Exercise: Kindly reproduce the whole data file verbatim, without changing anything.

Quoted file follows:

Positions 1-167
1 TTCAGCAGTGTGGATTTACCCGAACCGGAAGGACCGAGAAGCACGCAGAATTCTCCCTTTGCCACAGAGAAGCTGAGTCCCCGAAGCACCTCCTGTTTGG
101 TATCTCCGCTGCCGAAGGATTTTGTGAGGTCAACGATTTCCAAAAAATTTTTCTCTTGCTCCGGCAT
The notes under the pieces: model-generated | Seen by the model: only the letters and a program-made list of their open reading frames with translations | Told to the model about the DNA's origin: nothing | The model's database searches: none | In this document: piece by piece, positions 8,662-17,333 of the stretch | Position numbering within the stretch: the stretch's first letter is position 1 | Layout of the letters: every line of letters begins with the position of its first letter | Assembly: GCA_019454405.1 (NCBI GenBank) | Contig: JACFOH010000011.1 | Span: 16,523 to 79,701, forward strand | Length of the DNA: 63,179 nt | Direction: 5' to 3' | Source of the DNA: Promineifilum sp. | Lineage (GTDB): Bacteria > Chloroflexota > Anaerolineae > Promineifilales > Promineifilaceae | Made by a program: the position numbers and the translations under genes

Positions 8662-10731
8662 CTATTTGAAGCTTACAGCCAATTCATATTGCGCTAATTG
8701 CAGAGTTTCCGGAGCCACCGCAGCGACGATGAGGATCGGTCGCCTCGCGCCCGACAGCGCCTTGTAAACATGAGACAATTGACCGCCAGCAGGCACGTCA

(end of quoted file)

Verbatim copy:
Positions 1-167
1 TTCAGCAGTGTGGATTTACCCGAACCGGAAGGACCGAGAAGCACGCAGAATTCTCCCTTTGCCACAGAGAAGCTGAGTCCCCGAAGCACCTCCTGTTTGG
101 TATCTCCGCTGCCGAAGGATTTTGTGAGGTCAACGATTTCCAAAAAATTTTTCTCTTGCTCCGGCAT
The notes under the pieces: model-generated | Seen by the model: only the letters and a program-made list of their open reading frames with translations | Told to the model about the DNA's origin: nothing | The model's database searches: none | In this document: piece by piece, positions 8,662-17,333 of the stretch | Position numbering within the stretch: the stretch's first letter is position 1 | Layout of the letters: every line of letters begins with the position of its first letter | Assembly: GCA_019454405.1 (NCBI GenBank) | Contig: JACFOH010000011.1 | Span: 16,523 to 79,701, forward strand | Length of the DNA: 63,179 nt | Direction: 5' to 3' | Source of the DNA: Promineifilum sp. | Lineage (GTDB): Bacteria > Chloroflexota > Anaerolineae > Promineifilales > Promineifilaceae | Made by a program: the position numbers and the translations under genes

Positions 8662-10731
8662 CTATTTGAAGCTTACAGCCAATTCATATTGCGCTAATTG
8701 CAGAGTTTCCGGAGCCACCGCAGCGACGATGAGGATCGGTCGCCTCGCGCCCGACAGCGCCTTGTAAACATGAGACAATTGACCGCCAGCAGGCACGTCA